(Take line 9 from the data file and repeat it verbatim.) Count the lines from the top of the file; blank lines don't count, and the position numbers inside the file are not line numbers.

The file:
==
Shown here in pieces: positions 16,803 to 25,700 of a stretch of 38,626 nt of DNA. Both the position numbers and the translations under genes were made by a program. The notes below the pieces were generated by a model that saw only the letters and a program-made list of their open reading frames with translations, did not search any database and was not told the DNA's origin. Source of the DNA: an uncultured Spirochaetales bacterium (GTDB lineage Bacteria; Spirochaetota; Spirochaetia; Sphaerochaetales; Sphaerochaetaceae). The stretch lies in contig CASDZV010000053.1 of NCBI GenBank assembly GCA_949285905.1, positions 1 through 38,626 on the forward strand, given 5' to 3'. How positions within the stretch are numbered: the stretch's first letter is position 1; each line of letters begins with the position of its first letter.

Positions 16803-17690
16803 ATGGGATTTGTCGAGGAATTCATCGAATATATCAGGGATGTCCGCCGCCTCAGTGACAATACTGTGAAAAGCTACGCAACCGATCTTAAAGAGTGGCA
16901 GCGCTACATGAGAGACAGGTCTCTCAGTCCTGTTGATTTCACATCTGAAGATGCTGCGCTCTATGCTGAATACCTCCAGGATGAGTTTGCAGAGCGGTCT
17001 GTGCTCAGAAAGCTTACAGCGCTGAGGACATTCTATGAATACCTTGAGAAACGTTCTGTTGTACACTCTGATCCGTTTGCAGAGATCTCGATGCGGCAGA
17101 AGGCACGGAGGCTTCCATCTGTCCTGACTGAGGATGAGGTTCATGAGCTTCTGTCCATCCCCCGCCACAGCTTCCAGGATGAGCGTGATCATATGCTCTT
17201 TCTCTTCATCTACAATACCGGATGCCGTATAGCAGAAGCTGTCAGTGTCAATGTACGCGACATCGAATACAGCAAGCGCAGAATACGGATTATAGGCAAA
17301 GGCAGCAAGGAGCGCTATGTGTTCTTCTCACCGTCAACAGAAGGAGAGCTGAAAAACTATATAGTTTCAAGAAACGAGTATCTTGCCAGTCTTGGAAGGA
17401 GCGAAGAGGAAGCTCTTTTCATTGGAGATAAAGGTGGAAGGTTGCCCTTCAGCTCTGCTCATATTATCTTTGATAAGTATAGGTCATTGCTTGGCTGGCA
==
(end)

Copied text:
17401 GCGAAGAGGAAGCTCTTTTCATTGGAGATAAAGGTGGAAGGTTGCCCTTCAGCTCTGCTCATATTATCTTTGATAAGTATAGGTCATTGCTTGGCTGGCA